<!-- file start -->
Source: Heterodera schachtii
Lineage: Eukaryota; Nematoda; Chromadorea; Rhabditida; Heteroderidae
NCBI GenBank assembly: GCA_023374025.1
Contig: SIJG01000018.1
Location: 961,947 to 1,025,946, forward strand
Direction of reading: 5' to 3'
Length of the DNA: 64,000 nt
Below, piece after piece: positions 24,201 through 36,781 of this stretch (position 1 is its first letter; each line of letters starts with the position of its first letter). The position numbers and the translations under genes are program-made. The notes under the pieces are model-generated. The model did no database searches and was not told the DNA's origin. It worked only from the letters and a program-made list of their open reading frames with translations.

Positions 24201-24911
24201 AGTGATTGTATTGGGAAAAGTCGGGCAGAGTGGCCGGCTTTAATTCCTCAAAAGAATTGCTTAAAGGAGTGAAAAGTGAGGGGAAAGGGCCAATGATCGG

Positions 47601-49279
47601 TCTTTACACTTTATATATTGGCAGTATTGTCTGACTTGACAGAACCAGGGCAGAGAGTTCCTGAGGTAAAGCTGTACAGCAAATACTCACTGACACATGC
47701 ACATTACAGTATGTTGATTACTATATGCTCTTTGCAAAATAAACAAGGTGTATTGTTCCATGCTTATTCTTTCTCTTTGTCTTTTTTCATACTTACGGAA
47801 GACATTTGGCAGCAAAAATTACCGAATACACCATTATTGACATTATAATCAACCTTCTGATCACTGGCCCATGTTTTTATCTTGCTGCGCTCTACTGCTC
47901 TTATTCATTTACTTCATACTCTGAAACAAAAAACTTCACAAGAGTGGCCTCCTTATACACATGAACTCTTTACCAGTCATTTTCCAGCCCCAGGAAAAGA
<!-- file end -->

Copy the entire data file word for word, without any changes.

Source: Heterodera schachtii
Lineage: Eukaryota; Nematoda; Chromadorea; Rhabditida; Heteroderidae
NCBI GenBank assembly: GCA_023374025.1
Contig: SIJG01000018.1
Location: 961,947 to 1,025,946, forward strand
Direction of reading: 5' to 3'
Length of the DNA: 64,000 nt
Below, piece after piece: positions 24,201 through 36,781 of this stretch (position 1 is its first letter; each line of letters starts with the position of its first letter). The position numbers and the translations under genes are program-made. The notes under the pieces are model-generated. The model did no database searches and was not told the DNA's origin. It worked only from the letters and a program-made list of their open reading frames with translations.

Positions 24201-24911
24201 AGTGATTGTATTGGGAAAAGTCGGGCAGAGTGGCCGGCTTTAATTCCTCAAAAGAATTGCTTAAAGGAGTGAAAAGTGAGGGGAAAGGGCCAATGATCGG

Positions 47601-49279
47601 TCTTTACACTTTATATATTGGCAGTATTGTCTGACTTGACAGAACCAGGGCAGAGAGTTCCTGAGGTAAAGCTGTACAGCAAATACTCACTGACACATGC
47701 ACATTACAGTATGTTGATTACTATATGCTCTTTGCAAAATAAACAAGGTGTATTGTTCCATGCTTATTCTTTCTCTTTGTCTTTTTTCATACTTACGGAA
47801 GACATTTGGCAGCAAAAATTACCGAATACACCATTATTGACATTATAATCAACCTTCTGATCACTGGCCCATGTTTTTATCTTGCTGCGCTCTACTGCTC
47901 TTATTCATTTACTTCATACTCTGAAACAAAAAACTTCACAAGAGTGGCCTCCTTATACACATGAACTCTTTACCAGTCATTTTCCAGCCCCAGGAAAAGA